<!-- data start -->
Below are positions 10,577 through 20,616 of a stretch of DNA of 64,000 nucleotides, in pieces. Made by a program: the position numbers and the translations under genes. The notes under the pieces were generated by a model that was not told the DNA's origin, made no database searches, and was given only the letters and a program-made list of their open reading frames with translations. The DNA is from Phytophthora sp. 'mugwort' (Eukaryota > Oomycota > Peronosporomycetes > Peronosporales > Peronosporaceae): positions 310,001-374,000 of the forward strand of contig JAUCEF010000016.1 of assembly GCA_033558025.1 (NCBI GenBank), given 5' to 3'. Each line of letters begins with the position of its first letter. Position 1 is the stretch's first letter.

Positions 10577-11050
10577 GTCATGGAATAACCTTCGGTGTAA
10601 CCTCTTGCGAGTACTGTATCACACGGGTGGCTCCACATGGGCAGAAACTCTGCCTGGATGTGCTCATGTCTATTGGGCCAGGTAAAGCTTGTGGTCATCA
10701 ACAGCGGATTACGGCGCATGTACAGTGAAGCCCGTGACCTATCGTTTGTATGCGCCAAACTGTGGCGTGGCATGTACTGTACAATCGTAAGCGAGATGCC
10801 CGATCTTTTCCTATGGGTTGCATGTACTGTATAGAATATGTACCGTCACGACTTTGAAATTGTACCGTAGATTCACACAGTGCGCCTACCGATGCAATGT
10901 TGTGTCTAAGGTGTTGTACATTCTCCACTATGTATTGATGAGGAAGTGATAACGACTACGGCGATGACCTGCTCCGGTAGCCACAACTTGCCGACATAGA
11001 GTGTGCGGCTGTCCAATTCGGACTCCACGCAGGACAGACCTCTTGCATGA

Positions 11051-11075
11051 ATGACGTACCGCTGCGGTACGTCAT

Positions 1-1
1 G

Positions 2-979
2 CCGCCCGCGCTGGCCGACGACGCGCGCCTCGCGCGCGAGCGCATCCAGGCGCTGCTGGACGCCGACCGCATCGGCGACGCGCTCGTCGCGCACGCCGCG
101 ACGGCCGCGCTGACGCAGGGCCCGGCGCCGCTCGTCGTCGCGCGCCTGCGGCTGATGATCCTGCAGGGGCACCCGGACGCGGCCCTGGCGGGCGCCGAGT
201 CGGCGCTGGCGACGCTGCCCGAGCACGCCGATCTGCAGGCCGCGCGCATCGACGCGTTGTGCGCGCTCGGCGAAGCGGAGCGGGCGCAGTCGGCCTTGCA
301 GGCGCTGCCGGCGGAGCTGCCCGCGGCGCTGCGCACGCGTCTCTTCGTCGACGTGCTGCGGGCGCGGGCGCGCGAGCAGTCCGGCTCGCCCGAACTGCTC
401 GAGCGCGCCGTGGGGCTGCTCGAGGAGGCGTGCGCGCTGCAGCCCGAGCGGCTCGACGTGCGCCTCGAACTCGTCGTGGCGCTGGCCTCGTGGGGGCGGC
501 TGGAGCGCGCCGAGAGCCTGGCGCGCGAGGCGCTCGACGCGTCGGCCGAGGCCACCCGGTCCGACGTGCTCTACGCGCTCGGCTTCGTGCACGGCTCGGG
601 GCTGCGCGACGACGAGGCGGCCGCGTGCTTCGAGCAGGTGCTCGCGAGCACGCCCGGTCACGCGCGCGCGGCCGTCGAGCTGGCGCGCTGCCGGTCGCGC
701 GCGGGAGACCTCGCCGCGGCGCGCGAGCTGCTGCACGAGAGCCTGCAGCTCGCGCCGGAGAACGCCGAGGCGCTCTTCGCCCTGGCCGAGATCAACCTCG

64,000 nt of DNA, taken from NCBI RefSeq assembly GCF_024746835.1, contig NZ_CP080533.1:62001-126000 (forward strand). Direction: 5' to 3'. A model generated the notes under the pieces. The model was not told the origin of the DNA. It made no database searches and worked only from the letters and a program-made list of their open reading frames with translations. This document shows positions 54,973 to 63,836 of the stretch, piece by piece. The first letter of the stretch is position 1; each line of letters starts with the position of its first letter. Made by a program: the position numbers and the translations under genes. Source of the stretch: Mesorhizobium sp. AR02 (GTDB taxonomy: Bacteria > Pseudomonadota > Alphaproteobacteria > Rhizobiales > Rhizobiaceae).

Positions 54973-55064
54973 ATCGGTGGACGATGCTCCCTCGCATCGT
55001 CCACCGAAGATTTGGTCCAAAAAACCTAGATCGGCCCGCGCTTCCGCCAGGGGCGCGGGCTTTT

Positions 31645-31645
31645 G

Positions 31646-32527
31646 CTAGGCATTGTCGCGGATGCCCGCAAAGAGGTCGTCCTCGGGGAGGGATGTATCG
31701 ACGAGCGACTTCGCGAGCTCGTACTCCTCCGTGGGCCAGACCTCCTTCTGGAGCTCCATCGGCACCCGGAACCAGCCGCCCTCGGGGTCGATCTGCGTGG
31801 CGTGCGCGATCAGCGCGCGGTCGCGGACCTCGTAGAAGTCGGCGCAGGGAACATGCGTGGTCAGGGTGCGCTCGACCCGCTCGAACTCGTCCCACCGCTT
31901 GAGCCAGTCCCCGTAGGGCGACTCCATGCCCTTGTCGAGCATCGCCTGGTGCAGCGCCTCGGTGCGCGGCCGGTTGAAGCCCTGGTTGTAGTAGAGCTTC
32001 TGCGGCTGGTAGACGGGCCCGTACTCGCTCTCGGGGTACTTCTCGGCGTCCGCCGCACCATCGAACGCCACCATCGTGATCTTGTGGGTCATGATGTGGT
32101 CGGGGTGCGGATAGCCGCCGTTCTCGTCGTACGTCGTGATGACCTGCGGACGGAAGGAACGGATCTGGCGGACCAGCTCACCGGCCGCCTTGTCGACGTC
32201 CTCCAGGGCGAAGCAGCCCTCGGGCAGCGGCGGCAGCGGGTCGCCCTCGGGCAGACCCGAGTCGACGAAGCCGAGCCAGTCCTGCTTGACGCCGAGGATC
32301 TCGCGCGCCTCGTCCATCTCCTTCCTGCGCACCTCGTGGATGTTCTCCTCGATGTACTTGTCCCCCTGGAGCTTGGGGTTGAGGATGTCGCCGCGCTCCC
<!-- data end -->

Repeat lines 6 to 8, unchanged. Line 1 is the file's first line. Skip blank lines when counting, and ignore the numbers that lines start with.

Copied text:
10801 CGATCTTTTCCTATGGGTTGCATGTACTGTATAGAATATGTACCGTCACGACTTTGAAATTGTACCGTAGATTCACACAGTGCGCCTACCGATGCAATGT
10901 TGTGTCTAAGGTGTTGTACATTCTCCACTATGTATTGATGAGGAAGTGATAACGACTACGGCGATGACCTGCTCCGGTAGCCACAACTTGCCGACATAGA
11001 GTGTGCGGCTGTCCAATTCGGACTCCACGCAGGACAGACCTCTTGCATGA